Question of the Month: The PC Numbers Game
The obvious goal for every school these days is to have one computer per student available for a variety of educational tasks, from research and writing to tests and projects. But, does that ideal reflect reality? What is the current ratio of students to computers at your schools? Is it not enough, too many or just right?
Assistant Superintendent of Curriculum and Instruction
Brighton Central Schools
As the Assistant Superintendent for Instruction of a small suburban district in upstate New York, I continually work with teachers to identify the best curriculum and resources for our students. Obviously, computers and other associated technologies play a large role in the instructional programming of today’s classrooms and while those conversations often include the notion that ALL students need a textbook, ALL students need a variety of pencils, papers, and notebooks, and most recently, ALL students need their own flash drive, I’ve never, however, been part of a conversation where the statement “ALL students need a computer” was made.
I’m not sure why. My guess is that it has something to do with finances as well as underlying belief systems and knowledge of how technology can be used most effectively within the instructional environment. We provide teachers with their own laptops and as an adult learner, I couldn’t imagine carrying out my responsibilities without ongoing access to my computer. But somehow, that need doesn’t translate to the learning conditions we afford students.
Do we have enough computers? There are those teachers in my district I’m sure who would say “no”. Over the past few years we have started to replace computer labs with laptop carts in our middle school and the flexibility those have afforded teachers has helped to infuse their use. At this point, we have approximately a 4:1 ratio of students to computers district-wide. The issue though is not the ratio, but rather the location and capacity of those machines, coupled with the teacher’s ability to embed the expectation of computer use into their instructional planning.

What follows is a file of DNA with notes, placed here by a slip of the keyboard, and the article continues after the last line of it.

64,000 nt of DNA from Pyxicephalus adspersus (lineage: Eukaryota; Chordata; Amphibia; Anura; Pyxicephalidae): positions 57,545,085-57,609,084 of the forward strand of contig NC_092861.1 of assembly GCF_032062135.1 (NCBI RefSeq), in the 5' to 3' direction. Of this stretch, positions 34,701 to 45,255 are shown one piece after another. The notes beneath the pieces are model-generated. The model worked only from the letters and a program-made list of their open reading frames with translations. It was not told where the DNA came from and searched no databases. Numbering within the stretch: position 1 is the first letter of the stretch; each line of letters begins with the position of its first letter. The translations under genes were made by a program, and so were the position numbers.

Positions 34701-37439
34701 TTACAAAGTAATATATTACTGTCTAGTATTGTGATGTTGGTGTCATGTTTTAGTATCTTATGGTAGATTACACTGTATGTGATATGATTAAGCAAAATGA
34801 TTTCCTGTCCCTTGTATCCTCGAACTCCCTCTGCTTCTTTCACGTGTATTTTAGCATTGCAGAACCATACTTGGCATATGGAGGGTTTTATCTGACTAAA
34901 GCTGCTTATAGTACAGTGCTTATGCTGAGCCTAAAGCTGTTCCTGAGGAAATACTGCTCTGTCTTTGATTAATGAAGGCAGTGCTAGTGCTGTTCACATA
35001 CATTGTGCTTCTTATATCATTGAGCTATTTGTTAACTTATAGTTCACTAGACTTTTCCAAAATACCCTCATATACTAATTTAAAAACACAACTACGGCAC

Although we have moved to a cart-based system at our middle school, our high school still has many computer labs. Lab-based computers, in my opinion, reinforce the notion of the use of technology as an “event”. “Class, we can sign out the computer lab next Tuesday” to me is not indicative of a 21st century learning environment. You would never hear a teacher say, “Class, we can have access to the textbooks next Tuesday.” so I’m not sure why we continue to accept the former as a pronouncement of an acceptable learning condition. My suspicion is that, as stated earlier, we have not yet reached the capacity to fully exploit the thousands of technology-rich learning tools that are available and only with the appropriate professional development, modeling and support will we make additional access a priority.
Director of Technology Services
Tyler Independent School District
The Texas Education Agency does indeed have as a goal a 1:1 ratio of students to computers. We’d like to achieve that, however, we simply don’t have the budget available. Our reality is that we are closer to a 4:1 ratio. Now, if you want to get really real, we’d need to look at the age and actual usability of those PCs.
Knowing that many PCs in our inventory are getting extremely old, and increasingly useless, the actual ratio is higher. As one Technology Director I spoke with who is in a similar situation told me, “We have these PCs and they count in our inventory. We use them for four years and then complain about them for the next four!”
Our goal for the future is to bring in thin client based systems to reduce the costs and make more equipment available to students and teachers. The thin client model will enable us to keep the equipment we have, but make them run like a new PC with the newest available Windows products and instructional applications. Additionally, we will also be able to begin to open our network to student-owned computers and deliver to them a virtual desktop in a device-agnostic manner and so leverage their technology to help us lower the ratio.